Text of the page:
2) Connected with the first point: in high prestige institutions, they usually hire for the research potential (which includes ability to attract grants, which is arguably more important than how promising it is), with teaching as a not particularly close third place (second is DEI nowadays). Adjuncts and post-docs are never hired back because they are expected to be looking for a tenure-track anyway.

3) You are correct in assuming a career gets shut down if you are denied tenure. It is very rare one can recover from that, usually involves some level of nastiness that happened for tenure to be denied in the first place, something other institutions will look over. But in most cases it is an indication of lack of impact research-wise. And when it happens, why hire someone who is also tenured (thus, more expensive) or already flamed out elsewhere when you can hire a new student? It is similar to sports, you don't run it back with veterans when you failed, you draft the potential next big thing because it is cheaper and more likely to make an impact.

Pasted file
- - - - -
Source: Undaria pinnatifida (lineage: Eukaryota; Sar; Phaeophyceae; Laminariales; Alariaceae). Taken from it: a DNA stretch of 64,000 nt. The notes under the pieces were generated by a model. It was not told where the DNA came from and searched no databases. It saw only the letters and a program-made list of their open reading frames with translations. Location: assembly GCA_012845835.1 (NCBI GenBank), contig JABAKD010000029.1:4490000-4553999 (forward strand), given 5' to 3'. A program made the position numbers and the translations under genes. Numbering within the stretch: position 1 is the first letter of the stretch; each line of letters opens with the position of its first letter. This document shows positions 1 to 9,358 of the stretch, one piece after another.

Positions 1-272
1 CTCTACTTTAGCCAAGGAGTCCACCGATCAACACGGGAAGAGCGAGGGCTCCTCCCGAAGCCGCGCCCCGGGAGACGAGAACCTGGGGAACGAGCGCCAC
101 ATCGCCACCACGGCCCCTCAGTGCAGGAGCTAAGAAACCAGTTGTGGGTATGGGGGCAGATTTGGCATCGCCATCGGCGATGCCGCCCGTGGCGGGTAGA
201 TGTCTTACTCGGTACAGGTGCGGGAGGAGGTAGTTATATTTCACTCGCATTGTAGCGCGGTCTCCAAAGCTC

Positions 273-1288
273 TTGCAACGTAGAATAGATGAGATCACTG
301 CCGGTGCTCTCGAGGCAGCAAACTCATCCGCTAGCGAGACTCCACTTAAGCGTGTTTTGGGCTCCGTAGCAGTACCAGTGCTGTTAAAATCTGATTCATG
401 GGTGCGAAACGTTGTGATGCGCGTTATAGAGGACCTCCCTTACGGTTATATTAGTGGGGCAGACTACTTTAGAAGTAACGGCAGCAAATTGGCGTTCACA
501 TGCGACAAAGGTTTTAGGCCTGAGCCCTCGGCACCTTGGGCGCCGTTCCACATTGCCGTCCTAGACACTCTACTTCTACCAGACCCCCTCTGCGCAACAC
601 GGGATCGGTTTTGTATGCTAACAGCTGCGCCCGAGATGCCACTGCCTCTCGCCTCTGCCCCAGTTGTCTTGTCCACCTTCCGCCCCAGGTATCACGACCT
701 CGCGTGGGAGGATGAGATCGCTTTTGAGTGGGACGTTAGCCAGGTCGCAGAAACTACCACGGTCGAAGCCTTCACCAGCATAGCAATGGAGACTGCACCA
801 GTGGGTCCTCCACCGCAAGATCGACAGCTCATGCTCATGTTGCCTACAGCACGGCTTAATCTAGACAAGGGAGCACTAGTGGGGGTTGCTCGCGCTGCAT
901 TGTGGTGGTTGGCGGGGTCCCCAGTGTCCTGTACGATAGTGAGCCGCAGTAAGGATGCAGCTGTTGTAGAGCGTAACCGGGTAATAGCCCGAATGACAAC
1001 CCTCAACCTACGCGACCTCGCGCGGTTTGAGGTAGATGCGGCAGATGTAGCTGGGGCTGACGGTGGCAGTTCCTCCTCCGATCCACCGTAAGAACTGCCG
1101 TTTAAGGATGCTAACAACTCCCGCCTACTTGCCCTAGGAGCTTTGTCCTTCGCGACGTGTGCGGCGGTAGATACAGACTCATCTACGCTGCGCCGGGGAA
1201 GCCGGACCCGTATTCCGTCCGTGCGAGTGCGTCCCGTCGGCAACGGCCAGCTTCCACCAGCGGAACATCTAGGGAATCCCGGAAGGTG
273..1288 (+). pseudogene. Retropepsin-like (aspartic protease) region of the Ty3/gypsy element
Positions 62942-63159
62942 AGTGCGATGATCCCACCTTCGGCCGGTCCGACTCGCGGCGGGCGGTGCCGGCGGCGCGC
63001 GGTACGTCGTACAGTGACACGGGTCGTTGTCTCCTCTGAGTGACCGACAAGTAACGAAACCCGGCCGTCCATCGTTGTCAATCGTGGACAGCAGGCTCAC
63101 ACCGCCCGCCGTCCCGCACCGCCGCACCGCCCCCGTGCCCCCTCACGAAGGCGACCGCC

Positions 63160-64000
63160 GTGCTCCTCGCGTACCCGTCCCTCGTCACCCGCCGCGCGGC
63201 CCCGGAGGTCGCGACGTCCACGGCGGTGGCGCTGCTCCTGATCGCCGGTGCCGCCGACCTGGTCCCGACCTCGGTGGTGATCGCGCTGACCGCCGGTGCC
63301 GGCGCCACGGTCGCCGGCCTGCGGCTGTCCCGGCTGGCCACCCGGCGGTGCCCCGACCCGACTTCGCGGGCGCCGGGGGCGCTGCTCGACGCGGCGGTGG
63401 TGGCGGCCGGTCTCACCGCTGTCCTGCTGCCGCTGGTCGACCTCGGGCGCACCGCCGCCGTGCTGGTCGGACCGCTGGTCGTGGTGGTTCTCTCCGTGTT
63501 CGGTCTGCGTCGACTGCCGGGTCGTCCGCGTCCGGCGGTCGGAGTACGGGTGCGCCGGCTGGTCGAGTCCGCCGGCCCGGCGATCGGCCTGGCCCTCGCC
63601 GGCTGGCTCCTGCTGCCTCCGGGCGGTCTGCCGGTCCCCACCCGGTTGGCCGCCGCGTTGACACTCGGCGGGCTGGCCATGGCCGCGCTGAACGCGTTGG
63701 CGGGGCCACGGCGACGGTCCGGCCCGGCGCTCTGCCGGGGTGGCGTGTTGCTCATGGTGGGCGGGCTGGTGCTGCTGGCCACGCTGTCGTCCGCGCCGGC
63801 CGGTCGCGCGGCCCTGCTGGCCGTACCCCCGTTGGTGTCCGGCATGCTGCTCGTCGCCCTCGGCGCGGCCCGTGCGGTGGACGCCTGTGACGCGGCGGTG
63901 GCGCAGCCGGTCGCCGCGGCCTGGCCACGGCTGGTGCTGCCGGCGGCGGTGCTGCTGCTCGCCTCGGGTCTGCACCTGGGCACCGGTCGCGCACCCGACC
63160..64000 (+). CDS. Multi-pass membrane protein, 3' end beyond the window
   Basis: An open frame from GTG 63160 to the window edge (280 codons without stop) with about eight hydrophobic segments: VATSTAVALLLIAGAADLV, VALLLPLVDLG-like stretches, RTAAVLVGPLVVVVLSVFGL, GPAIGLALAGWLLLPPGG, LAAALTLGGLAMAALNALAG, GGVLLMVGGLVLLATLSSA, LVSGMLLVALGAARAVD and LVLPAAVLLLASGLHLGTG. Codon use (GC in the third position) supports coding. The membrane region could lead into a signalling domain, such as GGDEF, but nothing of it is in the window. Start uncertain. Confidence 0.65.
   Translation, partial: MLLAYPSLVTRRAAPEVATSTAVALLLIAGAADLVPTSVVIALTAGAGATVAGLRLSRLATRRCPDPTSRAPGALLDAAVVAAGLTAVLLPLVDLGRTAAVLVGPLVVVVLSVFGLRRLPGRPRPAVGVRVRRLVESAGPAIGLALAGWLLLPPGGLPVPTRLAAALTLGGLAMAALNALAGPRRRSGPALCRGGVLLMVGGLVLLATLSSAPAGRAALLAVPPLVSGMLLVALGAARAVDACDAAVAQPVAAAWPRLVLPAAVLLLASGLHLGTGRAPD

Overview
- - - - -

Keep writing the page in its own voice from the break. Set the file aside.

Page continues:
4) Which leads to the final point. There is a lot more graduate students than there are jobs. Like, by a mile. A majority might never even try (myself included). So you don't need to go for experienced teachers for adjunct jobs that are temporary. There are plenty of people jumping from a one-year appointment to another for a few years until they give up and go work somewhere else. There is no short supply at any point. And when people have no experience, you can pay them less.

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One advantage to only hiring outside of your own institution is that it enables you to select for ideological purity more easily. And academia is extremely ideological. If you make it possible for local academics to be hired for tenure, and a promising one is passed over, it leads to questions about why this person wasn’t picked. In many cases that may be because the academic wasn’t ideologically pure enough. If you make it the default to hire from other schools, then this doesn’t happen, as you can merely dismiss the non-ideological fits at other schools without needing to explain yourself, and only select the ones that do fit ideologically. Anonymity neuters outrage.

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For what it’s worth, my personal mental impression is that this IS happening in other jobs. At least, the ones that also confer a lot of white collar status.